Constitutional Law in the United States

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Longmans, Green, and Company, 1904 - Constitutional law - 438 pages
 

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Contents

Limitations in the Federal Constitution for Protection of Personal Rights
45
Bills of Rights in State and Federal Constitutions
48
RELATIONS OF DEPARTMENTS OF GOVERNMENT TO EACH OTHER 23 References
54
Departments Independent
55
Independence of the Executive
56
The Legislature Cannot Exercise Judicial Power
58
Judges of Courts Cannot Exercise Executive Functions
59
Impeachment of Officers through Legislatures
60
Legislative Power may not be Delegated
62
Checks and Balances in our Government 59
63
Part II
65
Contents xxi
66
Legislative Representation Election and Qualifica tion of Members Privileges
67
Organization and Methods of Legislative Business 35 Methods of Enacting Statutes
70
Limitations as to Methods of Legislation
72
CHAPTER
74
JUDICIAL DEPARTMENTS
79
THE POLICE POWER
85
TRIAL BY JURY
91
PUBLIC PROPERTY THE EMINENT DOMAIN PAGE 60 References
100
The Power of Eminent Domain
103
Constitutional Limitations on Eminent Domain
105
Kind of Property Taken Extent of the Right Ac quired
109
Compensation for Property taken by Eminent Domain
112
Method of Procedure in Eminent Domain
117
References
119
General Powers of Taxation
120
State Power to Levy Taxes
122
What is a Public Purpose
124
What Property may be Taxed
127
Taxation of Government Officers or Agencies
129
Due Process of Law as to Taxation Rule of Uniformity
131
Specific Limitations on State Power to
133
Methods of State Taxation
134
Federal Taxation
135
Duties Imposts and Excises
137
Direct Taxation by Federal Government Income Tax
139
FINANCIAL POWERS OTHER THAN TAXATION 80 References
143
Power of Federal Government as to Money
145
REGULATION OF COMMERCE 83 References
148
State Power over Commerce in General 85 Necessity for Federal Regulation of Commerce
150
Provisions of Federal Constitution on Commerce 87 Concurrent State Power over Commerce
152
What is a Regulation of Commerce
153
Freedom of Commercial Intercourse Protected
154
State Restrictions Invalid Further Illustrations
156
Sale of Goods Brought into the State
158
State Taxation of Commerce
160
Federal Regulations of Commerce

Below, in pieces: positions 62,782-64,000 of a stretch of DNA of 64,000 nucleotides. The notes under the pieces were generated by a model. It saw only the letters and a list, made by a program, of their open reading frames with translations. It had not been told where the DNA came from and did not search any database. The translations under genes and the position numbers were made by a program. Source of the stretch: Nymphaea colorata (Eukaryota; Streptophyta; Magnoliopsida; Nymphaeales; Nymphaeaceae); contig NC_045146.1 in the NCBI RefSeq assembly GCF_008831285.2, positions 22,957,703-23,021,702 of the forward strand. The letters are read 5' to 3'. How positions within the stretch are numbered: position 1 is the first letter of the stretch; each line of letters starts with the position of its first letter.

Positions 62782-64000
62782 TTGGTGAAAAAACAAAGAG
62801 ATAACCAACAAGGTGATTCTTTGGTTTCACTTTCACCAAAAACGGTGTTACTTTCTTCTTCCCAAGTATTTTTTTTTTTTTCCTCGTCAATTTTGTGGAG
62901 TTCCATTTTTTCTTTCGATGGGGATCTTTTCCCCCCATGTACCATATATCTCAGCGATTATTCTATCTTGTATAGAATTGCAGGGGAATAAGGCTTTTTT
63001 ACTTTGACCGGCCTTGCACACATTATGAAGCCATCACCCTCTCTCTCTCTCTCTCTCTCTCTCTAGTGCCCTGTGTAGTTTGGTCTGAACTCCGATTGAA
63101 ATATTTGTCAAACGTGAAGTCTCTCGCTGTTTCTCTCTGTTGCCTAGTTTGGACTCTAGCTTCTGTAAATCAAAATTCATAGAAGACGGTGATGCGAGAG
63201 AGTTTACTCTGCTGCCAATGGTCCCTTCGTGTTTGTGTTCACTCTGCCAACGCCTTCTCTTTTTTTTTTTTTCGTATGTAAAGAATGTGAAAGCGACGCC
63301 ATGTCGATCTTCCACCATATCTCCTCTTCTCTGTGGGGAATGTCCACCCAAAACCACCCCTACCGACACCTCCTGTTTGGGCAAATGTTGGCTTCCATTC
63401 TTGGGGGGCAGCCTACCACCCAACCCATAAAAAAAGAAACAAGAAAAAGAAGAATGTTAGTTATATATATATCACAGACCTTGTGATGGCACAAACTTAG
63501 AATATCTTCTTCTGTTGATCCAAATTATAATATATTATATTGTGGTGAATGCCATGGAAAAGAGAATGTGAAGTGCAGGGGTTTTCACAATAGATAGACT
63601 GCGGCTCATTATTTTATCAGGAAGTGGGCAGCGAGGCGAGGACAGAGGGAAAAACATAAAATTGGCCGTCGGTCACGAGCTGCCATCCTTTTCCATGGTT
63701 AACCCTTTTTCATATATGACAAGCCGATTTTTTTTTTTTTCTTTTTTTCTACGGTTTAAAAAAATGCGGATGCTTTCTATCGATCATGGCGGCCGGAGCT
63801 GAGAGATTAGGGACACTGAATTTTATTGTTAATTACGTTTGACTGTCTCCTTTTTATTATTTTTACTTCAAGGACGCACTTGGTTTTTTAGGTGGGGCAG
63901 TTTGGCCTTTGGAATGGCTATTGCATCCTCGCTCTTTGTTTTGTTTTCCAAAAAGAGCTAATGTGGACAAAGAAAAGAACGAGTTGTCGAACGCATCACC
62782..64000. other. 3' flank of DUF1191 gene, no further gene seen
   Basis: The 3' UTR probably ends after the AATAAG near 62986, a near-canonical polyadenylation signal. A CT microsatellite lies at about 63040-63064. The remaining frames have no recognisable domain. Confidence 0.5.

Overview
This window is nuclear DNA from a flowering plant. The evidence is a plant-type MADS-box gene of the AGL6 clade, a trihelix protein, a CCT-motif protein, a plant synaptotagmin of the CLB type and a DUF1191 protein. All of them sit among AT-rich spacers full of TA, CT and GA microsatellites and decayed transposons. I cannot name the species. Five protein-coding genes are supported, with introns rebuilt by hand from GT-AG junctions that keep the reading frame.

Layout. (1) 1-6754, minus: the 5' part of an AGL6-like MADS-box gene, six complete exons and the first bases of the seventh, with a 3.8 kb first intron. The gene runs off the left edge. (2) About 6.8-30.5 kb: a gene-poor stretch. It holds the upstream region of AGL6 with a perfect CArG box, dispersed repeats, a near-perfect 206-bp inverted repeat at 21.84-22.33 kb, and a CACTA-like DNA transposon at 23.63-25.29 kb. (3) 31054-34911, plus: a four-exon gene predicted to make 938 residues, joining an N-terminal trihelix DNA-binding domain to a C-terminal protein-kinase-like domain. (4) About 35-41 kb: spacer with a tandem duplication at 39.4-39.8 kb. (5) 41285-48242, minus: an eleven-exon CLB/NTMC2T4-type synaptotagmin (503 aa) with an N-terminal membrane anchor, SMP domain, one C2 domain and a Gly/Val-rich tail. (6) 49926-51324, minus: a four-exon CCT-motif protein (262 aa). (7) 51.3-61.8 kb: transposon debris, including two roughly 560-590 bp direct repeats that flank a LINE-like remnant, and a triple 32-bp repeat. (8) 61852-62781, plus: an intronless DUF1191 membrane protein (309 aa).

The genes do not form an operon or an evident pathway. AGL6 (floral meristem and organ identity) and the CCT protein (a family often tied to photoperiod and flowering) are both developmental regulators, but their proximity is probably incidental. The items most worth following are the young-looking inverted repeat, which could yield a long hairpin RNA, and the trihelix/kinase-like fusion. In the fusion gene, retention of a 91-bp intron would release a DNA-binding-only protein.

161
PAGE
180
CHAPTER
185
War Powers
187
IMPLIED POWERS OF THE FEDERAL GOVERNMENT
194
LEGISLATIVE FUNCTIONS OF THE EXECUTIVE VETO
206
DIPLOMATIC RELATIONS TREATYMAKING POWER
213
Part V
219
Cases of FEDERAL JURISDICTION 144 References
229
Constitutional Enumeration
230
Cases Affecting Ambassadors etc
232
Admiralty Cases
233
Cases to which the United States is a Party
234
Controversies between States
235
Controversies between a State and Citizens of Another State
236
Controversies between Citizens of Different States
237
Controversies under Land Grants of Different States
238
Controversies between a State and Foreign States or between Citizens and Aliens
239
THE EXERCISE OF FEDERAL JUDICIAL Power 155 References 240 156 Jurisdiction by Original Suit
240
THE LAW ADMINISTERED IN THE FEDERAL Courts 167 References
252
Conflicting Jurisdiction of Federal and State Courts
254
Authority of the Judiciary to pass upon the Constitu tionality of Statutes
255
THE STATES AND TERRITORIES
256
ADMISSION OF STATES
262
RELATION OF THE STATES TO EACH OTHER
268
Citizenship PAGE 192 References
275
Citizenship in the United States by Birth
277
Citizenship in the United States by Naturalization
279
Privileges Pertaining to United States Citizenship
280
References 198 Federal and State Privileges 199 The Fifteenth Amendment
284
Suffrage and Elections
285
Jury Service
288
Part VIII
289
Classification of Individual Rights Specially Guaran teed and Protected
292
RELIGIOUS LIBERTY 206 References
295
Taxation for the Support of Religion
297
Sunday Laws Blasphemy etc
299
Religious Belief no Defence for Violating Law
300
References
301
Slander and Libel
302
Libels on Government and Injurious Publications
303
Defamation of Individuals
304
Privileged Publications
305
RIGHTS OF ASSEMBLY AND PETITION 217 References
309
Right to Petition
310
Right to BEAR ARMS QUARTERING OF SOLDIERS 220 References 30
311
The Quartering of Troops
312
SearchES AND SEIZURES 223 References
313
Search Warrants
314
GUARANTIES AS TO PROSECUTIONS FOR CRIME 226 References
315
Due Process of Law
316
Presentment by Indictinent
317
Capital or Otherwise Infamous Crimes
318
CourtsMartial
319
SelfCrimination lination
320
Speedy and Public Trial
322
Right to be Informed of the Accusation
324
Compulsory Process for Witnesses
326
Right to Assistance of Counsel
327
Writ of Habeas Corpus
329
Suspension of Habeas Corpus
331
333 245 Constitutional Provisions
333
Selection of a Jury